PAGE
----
Hydrogen vs. Electric: Which is actually more efficient?

Discussion in 'Other Cars' started by Tideland Prius, Mar 4, 2016.

  1. Tideland Prius

    Tideland Prius Moderator of the North
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  2. Trollbait

    Trollbait It's a D&D thing

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    The article didn't consider the super fast charging that VW proposed for their Porsche EV concept; 5 min or so charge time.
    I wonder how CARB will react if a couple of those get installed.

    The supposition for hydrogen to work, that the car consumer wants fast refill times, is relying on the future consumer and market to remain the same as it is now. That isn't going to be. As it is, most younger people don't have the same level of interest of getting a car, or even a license, as past generations did. Growing up on smart phones, plugging anything in daily isn't a foreign concept or seen as a chore to them.

    Then there is the likely hood that by the time FCEVs become affordable for the majority, automomous cars will start becoming part of the public road ways, if not sooner. The wireless charging to make robot EV cars work for fleets of car sharing networks is already established; there is already some SAE standards set for it.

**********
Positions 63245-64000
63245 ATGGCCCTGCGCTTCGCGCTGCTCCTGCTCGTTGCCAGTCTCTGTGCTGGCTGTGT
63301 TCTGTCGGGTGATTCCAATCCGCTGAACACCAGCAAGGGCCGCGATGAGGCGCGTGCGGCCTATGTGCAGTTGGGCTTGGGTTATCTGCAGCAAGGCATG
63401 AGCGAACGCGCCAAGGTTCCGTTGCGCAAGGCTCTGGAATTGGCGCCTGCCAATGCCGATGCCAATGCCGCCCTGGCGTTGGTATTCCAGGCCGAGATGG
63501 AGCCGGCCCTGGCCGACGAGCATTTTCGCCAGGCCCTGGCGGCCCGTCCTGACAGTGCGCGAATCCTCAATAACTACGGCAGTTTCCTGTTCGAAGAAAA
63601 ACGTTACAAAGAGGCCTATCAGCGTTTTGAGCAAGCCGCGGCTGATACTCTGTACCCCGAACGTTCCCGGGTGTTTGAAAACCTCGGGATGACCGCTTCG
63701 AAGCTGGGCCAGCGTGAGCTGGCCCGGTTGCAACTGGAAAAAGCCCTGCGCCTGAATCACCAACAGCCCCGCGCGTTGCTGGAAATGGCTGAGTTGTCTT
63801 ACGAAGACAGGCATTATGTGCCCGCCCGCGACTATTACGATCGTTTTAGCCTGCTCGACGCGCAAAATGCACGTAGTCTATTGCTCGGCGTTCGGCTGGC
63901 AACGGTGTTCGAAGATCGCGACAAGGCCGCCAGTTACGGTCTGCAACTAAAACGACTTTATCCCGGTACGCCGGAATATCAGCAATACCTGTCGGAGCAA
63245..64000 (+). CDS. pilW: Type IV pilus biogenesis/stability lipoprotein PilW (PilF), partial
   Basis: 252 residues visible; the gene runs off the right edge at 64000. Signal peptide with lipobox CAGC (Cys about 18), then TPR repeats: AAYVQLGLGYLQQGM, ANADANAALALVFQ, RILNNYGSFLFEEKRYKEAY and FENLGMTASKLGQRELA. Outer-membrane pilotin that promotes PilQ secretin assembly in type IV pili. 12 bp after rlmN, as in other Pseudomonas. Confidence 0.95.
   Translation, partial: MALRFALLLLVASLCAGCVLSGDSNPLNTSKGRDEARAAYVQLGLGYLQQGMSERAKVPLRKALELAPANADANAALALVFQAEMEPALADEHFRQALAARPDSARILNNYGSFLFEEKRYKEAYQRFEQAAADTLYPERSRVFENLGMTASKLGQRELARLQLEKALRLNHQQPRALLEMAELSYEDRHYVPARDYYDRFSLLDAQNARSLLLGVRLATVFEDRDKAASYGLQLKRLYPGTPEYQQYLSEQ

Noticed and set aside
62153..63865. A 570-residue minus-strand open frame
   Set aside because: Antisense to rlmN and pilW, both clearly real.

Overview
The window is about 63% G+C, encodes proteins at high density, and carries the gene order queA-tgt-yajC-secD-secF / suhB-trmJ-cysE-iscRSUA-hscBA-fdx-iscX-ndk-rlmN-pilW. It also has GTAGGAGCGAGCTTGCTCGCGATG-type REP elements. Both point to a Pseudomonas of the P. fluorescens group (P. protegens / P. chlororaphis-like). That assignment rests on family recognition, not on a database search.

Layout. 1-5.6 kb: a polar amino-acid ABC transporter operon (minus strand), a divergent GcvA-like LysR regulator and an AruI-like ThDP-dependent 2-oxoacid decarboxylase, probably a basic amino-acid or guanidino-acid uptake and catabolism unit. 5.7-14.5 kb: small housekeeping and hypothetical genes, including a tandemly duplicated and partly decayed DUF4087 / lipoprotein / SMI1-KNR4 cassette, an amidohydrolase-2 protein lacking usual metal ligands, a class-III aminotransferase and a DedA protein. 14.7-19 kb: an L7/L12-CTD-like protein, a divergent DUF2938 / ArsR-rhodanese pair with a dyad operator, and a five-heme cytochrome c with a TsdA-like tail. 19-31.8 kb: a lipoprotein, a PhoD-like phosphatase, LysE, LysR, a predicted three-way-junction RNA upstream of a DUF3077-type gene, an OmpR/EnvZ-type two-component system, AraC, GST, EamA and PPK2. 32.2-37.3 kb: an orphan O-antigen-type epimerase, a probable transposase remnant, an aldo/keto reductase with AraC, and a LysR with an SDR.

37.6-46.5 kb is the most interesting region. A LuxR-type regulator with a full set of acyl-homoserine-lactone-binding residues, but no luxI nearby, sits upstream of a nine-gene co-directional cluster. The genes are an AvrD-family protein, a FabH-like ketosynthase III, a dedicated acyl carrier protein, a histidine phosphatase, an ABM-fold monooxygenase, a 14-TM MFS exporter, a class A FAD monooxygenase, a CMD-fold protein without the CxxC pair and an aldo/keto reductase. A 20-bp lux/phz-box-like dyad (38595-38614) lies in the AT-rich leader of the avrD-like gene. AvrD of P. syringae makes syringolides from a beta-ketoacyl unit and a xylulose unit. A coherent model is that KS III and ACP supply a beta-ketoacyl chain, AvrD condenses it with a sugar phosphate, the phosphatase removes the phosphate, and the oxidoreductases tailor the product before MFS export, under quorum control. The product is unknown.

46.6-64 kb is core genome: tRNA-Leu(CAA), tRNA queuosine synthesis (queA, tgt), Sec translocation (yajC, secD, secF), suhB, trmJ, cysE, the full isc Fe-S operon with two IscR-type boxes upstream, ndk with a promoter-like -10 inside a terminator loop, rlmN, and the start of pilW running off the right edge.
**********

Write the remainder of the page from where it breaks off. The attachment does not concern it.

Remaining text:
The premise that hydrogen FCEV will come to be because Toyota is backing it, and they were successful with the Prius, ignores a couple of basic facts. Hybrid cars as an idea have been around longer than the Prius, and hybrid cars aren't really a huge shift in progress as they appear. They are still ICE cars, that happen to use less fuel. Betting of hydrogen because Toyota is, becomes less of a sure thing in that light.
     
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  3. Zythryn